NEW YORK (AP) — The 2020 Heisman Trophy race will start with a couple of clear front-runners and plenty of room for other stars to emerge, the way LSU’s Joe Burrow did this year.
Six contenders for 2020, ranked from most likely to least.
Justin Fields, QB, Ohio State
The only Heisman finalist likely to be back in college next season. Unless Fields’ teammate, Chase Young, shocks the college football world and decides to come back for his senior year. Fields is not likely to have teammates like Young and running back J.K. Dobbins cluttering up the Heisman field. He will be the clear top Buckeye. Expectations will be sky high after he threw 40 touchdown passes and just one interception in his first season at Ohio State.
Trevor Lawrence, QB, Clemson
Fields and Lawrence both played their high school ball in Georgia and were in the same recruiting class. They were Nos. 1 and 1a among quarterback prospects in 2018, so it seems appropriate they would battle it out for the Heisman — and then maybe to be the first overall pick in the 2021 NFL draft. Lawrence’s 2019 Heisman campaign never gained traction after he played less than his best over the first month of the season. He played great over the final two months, but Clemson was so overwhelming that Lawrence and the Tigers were sort of forgotten. Glancing ahead to the Clemson’s 2020 schedule, there is a chance that could happen again.
Jake Fromm, QB, Georgia
Fromm did not play very well for much of this season, with a 139.67 efficiency rating that ranked 55th in the nation. But remember, last year Burrow finished with a 133.21 rating that ranked 65th in the country. If Bulldogs coach Kirby Smart can go the route LSU coach Ed Orgeron did and find someone to revamp Georgia’s offense, maybe Fromm takes off next season like Burrow this year.
Spencer Rattler, QB, Oklahoma
A Sooners quarterback has been a Heisman finalist the last four years. The next one up should be a little different from the last three in that he likely won’t be a transfer. Rattler was a huge recruit in the 2019 class and the front-runner to slide into coach Lincoln Riley’s Heisman machine.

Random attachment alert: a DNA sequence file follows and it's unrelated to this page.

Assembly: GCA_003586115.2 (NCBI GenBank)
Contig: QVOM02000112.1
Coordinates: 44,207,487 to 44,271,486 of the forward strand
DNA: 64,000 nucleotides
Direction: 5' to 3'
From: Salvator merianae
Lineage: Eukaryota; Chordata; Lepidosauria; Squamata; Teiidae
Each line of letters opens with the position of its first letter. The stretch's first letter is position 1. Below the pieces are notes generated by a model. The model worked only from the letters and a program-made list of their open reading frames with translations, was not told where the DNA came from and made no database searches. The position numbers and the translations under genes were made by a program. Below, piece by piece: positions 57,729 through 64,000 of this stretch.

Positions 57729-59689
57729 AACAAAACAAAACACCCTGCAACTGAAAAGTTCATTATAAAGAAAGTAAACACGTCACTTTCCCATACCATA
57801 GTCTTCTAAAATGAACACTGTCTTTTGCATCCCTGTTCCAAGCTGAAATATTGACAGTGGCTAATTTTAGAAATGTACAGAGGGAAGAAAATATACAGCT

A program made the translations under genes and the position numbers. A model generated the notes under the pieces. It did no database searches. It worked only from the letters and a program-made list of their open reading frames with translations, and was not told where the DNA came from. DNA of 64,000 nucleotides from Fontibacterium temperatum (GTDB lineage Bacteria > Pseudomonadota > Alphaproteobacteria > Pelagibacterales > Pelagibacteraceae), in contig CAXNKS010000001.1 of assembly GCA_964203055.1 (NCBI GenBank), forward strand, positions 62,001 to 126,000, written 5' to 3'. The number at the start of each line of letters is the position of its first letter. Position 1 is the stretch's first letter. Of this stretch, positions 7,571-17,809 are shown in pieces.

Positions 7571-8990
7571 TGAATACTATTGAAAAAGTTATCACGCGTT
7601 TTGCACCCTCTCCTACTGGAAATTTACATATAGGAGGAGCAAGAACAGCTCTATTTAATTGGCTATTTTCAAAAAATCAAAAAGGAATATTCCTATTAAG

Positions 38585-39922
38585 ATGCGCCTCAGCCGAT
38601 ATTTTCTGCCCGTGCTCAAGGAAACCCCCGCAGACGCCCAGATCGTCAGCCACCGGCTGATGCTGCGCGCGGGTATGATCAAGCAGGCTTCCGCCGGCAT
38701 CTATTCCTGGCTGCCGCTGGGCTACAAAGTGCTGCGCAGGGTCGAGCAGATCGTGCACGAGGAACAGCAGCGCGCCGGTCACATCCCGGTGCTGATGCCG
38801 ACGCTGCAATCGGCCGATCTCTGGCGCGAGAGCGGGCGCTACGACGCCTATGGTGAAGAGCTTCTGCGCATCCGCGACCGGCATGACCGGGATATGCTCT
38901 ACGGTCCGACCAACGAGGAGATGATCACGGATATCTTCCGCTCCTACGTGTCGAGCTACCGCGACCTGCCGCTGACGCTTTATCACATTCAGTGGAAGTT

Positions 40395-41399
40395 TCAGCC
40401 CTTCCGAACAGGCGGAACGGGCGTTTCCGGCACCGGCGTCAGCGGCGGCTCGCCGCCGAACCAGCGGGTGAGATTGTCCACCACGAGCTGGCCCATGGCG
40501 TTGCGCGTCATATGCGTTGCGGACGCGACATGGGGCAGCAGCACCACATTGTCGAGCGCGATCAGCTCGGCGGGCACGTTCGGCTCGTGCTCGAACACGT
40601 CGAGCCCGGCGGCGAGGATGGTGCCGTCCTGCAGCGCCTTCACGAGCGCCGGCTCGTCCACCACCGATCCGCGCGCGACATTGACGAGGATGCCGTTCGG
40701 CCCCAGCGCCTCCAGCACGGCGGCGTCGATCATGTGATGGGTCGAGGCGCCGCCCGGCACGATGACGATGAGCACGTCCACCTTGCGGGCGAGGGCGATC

Sam Howell, QB, North Carolina and Brock Purdy, QB, Iowa State
The Heisman almost always goes to a player on a playoff contender. An exception is occasionally made for a player who lifts his team above its usual standards. Think Robert Griffin III at Baylor in 2011 or Lamar Jackson at Louisville in 2016. Howell was the most productive freshman quarterback in the country this season, with 3,347 yards passing and 35 touchdown passes. Purdy is fifth in the nation in yards passing at 313 yards per game. If either could push his school into nine- or 10-victory territory, maybe Heisman buzz will follow.
A running back
The Heisman is a quarterback’s award now. Seventeen QBs have won the award since 2000. Running backs have a hard time even breaking into the group of finalists. This season featured some wildly productive runners such as Jonathan Taylor of Wisconsin (fifth in the Heisman voting), Dobbins (sixth), Chuba Hubbard of Oklahoma State (eighth) and Travis Etienne of Clemson (ninth). None made it to New York and there is a good chance all will be off to the NFL next year. You could slot Alabama’s Najee Harris or Georgia’s D’Andre Swift into this spot if they come back for their senior seasons. But what are the chances of that?
Javian Hawkins of Louisville is likely to enter next season as the leading returning rusher among Power Five conference players after going for more than 1,400 as a freshman. But realistically, if a guy with the resume of Taylor can’t get an invitation to New York, what running back can?
Three more names to keep in mind: Ja’Marr Chase, WR, LSU; Kedon Slovis, QB, Southern California; and Kenneth Gainwell, RB, Memphis.
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